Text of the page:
'Blind' pilot saved by wingman who talked him down
Dramatic rescue at RAF Leeming during a routine training flight in a Hawk jet
An RAF pilot who lost his sight in the middle of a training flight was talked down through a safe landing by a comrade who flew behind him, it has been disclosed.
The dramatic rescue happened last week at RAF Leeming during a routine training flight in a Hawk jet.
The unnamed pilot radioed to base after he was suddenly lost vision because of a suspected medical problem while flying solo above North Yorkshire in the BAE Systems single-engine training jet.
At one point the pilot’s vision was so bad that commander’s considered having him eject into the North Sea because there was little chance he could land safely, sources said.
But the prospect of him suffering ejection injuries, as well as losing the plane led them to dispatch another pilot, Flt Lt Paul Durban, to try to talk him down.
Flt Lt Durban, a 39-year-old father of two who flew Tornados in Iraq and Afghanistan before becoming an instructor at RAF Leeming, flew close behind the stricken pilot to talk him down.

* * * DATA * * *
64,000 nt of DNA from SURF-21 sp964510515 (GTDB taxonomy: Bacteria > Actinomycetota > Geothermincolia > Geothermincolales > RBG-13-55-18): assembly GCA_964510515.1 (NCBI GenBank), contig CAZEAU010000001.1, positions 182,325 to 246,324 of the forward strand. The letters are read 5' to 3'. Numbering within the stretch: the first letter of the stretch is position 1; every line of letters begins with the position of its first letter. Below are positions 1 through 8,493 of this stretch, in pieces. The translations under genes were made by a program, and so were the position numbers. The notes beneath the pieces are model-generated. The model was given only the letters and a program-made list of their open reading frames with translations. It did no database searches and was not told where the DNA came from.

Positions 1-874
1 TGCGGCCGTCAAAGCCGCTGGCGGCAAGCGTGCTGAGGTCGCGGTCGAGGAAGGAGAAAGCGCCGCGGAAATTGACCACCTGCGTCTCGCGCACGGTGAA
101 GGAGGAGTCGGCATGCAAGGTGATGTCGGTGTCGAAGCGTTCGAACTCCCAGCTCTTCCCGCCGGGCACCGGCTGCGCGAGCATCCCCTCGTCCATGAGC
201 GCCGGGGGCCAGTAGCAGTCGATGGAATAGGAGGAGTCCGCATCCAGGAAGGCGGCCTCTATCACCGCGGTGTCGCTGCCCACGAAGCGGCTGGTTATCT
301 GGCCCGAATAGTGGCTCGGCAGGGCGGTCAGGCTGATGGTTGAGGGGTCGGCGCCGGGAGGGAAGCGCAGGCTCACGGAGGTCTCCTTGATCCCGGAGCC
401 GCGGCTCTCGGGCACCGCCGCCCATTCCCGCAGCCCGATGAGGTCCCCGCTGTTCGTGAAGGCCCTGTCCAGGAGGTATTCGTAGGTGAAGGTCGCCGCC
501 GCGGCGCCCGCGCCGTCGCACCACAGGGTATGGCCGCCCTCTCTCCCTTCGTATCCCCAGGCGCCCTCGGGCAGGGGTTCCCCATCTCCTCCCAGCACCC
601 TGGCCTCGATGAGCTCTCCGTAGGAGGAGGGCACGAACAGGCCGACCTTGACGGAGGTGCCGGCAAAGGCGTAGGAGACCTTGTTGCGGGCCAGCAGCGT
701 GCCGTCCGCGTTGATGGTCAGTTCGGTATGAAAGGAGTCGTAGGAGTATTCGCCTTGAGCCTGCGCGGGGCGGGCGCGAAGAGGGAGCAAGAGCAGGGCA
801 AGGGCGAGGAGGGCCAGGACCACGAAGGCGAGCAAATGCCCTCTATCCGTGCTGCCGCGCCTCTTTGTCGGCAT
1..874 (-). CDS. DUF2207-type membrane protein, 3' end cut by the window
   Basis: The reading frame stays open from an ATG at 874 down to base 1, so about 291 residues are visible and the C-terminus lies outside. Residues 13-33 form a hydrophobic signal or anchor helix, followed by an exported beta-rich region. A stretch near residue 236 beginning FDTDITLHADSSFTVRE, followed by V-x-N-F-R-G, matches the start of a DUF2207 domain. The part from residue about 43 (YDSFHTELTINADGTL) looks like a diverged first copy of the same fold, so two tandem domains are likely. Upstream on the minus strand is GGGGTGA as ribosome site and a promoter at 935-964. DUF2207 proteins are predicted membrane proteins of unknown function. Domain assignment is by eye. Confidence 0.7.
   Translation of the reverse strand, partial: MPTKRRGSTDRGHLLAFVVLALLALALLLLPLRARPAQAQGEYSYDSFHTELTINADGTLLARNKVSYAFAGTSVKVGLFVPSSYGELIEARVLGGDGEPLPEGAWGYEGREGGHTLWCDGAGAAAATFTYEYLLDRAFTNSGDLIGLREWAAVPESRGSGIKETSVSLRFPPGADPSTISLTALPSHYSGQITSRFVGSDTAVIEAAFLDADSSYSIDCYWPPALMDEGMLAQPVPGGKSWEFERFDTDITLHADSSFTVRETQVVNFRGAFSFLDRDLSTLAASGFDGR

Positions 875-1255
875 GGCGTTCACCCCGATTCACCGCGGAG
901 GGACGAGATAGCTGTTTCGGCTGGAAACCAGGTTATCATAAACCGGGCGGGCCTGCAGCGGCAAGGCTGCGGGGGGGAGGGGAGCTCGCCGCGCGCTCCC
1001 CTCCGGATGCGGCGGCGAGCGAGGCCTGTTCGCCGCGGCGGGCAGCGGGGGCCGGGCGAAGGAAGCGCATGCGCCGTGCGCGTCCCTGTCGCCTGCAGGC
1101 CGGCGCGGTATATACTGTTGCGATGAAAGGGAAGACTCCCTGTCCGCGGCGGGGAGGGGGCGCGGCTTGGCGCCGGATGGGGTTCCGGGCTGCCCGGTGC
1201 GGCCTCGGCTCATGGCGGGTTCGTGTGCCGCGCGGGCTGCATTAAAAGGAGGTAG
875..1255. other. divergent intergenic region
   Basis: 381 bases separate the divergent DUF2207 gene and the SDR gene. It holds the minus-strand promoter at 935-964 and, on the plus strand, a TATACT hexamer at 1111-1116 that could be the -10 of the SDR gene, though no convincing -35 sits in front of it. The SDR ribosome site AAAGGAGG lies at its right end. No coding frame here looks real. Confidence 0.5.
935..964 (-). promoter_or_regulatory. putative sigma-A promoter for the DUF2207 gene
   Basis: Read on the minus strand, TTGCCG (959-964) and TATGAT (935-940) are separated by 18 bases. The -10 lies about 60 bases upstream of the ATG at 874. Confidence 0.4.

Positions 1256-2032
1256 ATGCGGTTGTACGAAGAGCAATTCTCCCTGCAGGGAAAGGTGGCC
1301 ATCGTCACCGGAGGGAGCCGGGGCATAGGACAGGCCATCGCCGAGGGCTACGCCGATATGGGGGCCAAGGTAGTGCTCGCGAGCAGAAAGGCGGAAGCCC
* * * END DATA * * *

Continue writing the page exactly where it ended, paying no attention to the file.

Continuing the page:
A source said: “They think he had an infection in his eye and he just couldn’t see. The other pilot flew behind him and talked him down. They got him down safely and the plane is OK. Flt Lt Durban is fine too, though I think he was pretty exhausted.”
The RAF on Sunday confirmed the incident on January 28, but refused to comment on the condition of the stricken pilot. Sources said his vision was thought to have been affected by the sudden deterioration of an eye infection.
An RAF spokesman said: “During a routine training sortie on Thursday, one of our pilots temporarily suffered a partial loss of vision. To assist in the recovery of the aircraft to RAF Leeming, the pilot used the radio to request the assistance of a wingman and was promptly joined by another aircraft from the same squadron.
“The impaired pilot flew in formation back to RAF Leeming with the other aircraft where the pilot landed the aircraft uneventfully. Flying in formation, and conducting an approach to land as a formation, is a skill practised daily by RAF fast jet pilots.”
The RAF’s 100 Sqn use Hawk jets at RAF Leeming, near Richmond in North Yorkshire, to train forward air controllers and to act as enemy jets in practice missions. They are also flown by the RAF’s aerobatic team, the Red Arrows.